Driving County Roads

An on line journal sharing my views. The content reflects my background as a rural person employed in agriculture and as a retired elected official of local government.

Sunday, November 30, 2008


County Assessor, Doreen Pehrson has recommended a 10% increase in the value of agricultural land for the year 2009. This will bring the average estimated market value for tillable land in Nicollet County to $4,450. The sales used to make these determinations were over the past year and we saw some high value sales of land – most likely fueled by the summer highs in the commodities of corn and beans. The highest value ag land lies in Belgrade Township followed by Nicollet Township and then Lake Prairie Township.

Some of us “old timers” were not set whirling by these conditions. The history that comes with age makes us a bit skeptical of the aberrations in the market. Land has already taken a turn south. Recent auctions of farms have been cancelled or were not able to be held because of a lack of bidders. Whether we will see this value of $4,450 decrease in the future is anyone’s guess. End.

Tuesday, November 11, 2008


One morning this week, we had the opportunity to sleep in. As a result, we were later than usual in retrieving our Free Press from the box. Our carrier, an her return trip by our farm, noticed the paper was waiting to be picked up. She was concerned about our safety and drove up to the house to see if we were okay.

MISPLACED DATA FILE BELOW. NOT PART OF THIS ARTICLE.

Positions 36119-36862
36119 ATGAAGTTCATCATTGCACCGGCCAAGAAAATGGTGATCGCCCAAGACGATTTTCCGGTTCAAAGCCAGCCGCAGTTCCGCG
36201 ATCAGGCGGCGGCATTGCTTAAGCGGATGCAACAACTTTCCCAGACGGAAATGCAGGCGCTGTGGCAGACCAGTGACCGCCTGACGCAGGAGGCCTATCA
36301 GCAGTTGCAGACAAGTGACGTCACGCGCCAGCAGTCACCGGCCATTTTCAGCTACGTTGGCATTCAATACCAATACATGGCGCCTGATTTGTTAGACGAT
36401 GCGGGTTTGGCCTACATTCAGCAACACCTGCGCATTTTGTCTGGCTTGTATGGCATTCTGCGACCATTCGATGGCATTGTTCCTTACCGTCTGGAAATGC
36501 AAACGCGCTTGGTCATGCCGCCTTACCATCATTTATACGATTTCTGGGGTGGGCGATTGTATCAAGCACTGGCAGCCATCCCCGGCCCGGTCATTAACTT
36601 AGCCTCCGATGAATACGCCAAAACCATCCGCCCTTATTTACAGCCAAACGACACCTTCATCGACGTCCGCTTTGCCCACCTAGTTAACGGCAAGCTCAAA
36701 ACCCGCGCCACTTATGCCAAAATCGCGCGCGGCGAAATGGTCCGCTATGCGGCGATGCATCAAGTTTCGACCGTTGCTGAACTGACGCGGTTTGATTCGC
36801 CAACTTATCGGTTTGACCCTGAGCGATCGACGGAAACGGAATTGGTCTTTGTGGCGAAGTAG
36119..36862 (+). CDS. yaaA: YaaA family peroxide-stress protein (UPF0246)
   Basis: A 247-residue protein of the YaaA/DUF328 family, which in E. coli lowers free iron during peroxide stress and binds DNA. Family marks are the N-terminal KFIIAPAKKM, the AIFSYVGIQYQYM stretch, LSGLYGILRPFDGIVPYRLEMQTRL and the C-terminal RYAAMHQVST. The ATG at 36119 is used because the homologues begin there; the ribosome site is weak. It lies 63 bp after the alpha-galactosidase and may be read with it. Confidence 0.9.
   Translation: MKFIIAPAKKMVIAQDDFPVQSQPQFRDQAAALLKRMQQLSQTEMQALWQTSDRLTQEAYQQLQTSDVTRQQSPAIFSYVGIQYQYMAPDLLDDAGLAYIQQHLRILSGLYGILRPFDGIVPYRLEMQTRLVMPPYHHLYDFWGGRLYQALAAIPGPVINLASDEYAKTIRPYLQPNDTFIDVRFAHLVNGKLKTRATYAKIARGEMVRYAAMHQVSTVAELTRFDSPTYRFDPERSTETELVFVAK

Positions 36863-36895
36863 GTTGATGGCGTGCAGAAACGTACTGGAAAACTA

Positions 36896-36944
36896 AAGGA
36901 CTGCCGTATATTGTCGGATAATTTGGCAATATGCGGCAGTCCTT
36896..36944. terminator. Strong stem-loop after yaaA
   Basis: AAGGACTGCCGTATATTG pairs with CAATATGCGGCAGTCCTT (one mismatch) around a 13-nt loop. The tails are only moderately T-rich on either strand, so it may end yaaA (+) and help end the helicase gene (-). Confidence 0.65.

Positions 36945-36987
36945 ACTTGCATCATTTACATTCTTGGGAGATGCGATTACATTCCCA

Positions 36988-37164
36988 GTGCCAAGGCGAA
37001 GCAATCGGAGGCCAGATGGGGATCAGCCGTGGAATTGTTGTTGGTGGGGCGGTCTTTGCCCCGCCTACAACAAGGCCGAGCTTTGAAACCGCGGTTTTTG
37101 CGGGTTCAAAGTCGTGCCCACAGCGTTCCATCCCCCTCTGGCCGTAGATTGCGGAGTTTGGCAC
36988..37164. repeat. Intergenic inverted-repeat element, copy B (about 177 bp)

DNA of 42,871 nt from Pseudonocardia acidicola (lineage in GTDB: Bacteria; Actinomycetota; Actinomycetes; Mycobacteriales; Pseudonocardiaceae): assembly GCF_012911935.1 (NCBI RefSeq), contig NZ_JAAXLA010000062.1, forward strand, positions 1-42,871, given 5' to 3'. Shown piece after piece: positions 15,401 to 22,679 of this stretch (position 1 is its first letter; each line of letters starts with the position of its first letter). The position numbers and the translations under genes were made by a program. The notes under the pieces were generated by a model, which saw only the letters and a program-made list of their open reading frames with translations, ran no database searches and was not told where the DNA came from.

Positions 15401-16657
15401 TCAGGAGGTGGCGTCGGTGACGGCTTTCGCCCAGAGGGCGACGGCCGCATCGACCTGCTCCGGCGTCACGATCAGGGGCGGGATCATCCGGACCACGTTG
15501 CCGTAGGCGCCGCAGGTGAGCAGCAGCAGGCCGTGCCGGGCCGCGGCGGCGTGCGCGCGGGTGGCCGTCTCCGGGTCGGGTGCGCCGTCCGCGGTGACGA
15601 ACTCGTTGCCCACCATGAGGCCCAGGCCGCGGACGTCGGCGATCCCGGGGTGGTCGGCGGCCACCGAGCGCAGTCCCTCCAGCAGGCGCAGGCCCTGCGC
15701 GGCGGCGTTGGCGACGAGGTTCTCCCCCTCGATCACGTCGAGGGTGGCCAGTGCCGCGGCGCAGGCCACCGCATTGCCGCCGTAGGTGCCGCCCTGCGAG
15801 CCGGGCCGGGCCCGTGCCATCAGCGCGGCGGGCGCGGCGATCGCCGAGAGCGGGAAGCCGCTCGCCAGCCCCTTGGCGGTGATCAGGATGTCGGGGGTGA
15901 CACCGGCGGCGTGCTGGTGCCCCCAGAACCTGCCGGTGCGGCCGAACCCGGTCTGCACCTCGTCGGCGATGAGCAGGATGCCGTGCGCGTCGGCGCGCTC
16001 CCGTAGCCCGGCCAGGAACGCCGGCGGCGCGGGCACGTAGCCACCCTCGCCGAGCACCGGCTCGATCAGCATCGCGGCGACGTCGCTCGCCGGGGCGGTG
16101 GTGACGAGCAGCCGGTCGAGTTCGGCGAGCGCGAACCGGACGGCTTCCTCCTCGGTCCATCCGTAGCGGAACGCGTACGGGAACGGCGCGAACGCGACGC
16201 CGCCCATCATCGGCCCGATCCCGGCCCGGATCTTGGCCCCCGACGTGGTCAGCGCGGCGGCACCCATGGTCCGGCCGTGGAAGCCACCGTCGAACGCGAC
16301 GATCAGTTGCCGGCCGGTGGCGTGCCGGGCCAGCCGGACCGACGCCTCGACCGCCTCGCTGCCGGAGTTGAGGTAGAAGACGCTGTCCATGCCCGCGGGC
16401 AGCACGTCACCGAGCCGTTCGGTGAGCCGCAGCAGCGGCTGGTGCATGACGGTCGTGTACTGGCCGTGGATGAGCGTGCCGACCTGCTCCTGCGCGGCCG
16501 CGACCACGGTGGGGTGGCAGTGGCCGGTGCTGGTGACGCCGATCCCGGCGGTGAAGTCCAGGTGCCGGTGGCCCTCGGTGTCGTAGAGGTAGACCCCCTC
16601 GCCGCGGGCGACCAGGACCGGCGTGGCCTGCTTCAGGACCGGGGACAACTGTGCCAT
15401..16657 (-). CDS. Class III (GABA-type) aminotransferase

It is refreshing to know there are people out there who care enough to take the extra steps to assure others are safe. I wish we could read about this and other stories like it in the Free Press on a more regular basis. The world is full of good people, we need to remember that. end


As recently as seven months ago, this writer explained that the criticism of using corn for fuel was bogus. However the naysayers kept right on preaching their message– right through the recent election. The ethanol proponents pointed to higher fuel prices as a more direct relationship to the increased cost of food than the higher corn prices. Guess what? Corn is selling for around $3.00 per bushel and the cost of fuel has come down considerably.

If the naysayers were correct, the lower price of corn should bring lower food prices. It hasn’t happened. So that leaves the culprit to be the cost of converting raw commodities to food we can eat, the fuel and labor costs associated with this process and the fuel costs of distributing the products. Fuel costs have come down, but the end price we pay at the supermarket has not. Now is the time that the middle men are probably making their “fair share”. Even the experts have a hard time explaining the commodity markets and the end cost for consumers when we buy food at the super markets. end

Friday, November 07, 2008

MINNESOTANS - A love/hate relationship with taxes!

Listening to the commercials during this past election, it would seem that it was all about taxes. “Candidate X will raise your taxes; candidate Y will not raise your taxes. Don’t vote for him/her – look what they did – they voted for a zillion tax increases. Minnesota is a state that is way over taxed. Many other states are much better off because they don’t pay so many taxes. I will have to lay off employees if they get elected because my tax burden will be so high. Etc. etc. etc.”
So why did 56% of the people in Minnesota vote to raise their own taxes? The constitutional amendment to increase the sales tax and spend the money on land and water carried by that percentage, and voters seem to be happy about it!
Something is amiss, when a number of school referenda failed and we are even going to see one school district dissolve. Something does not make sense. end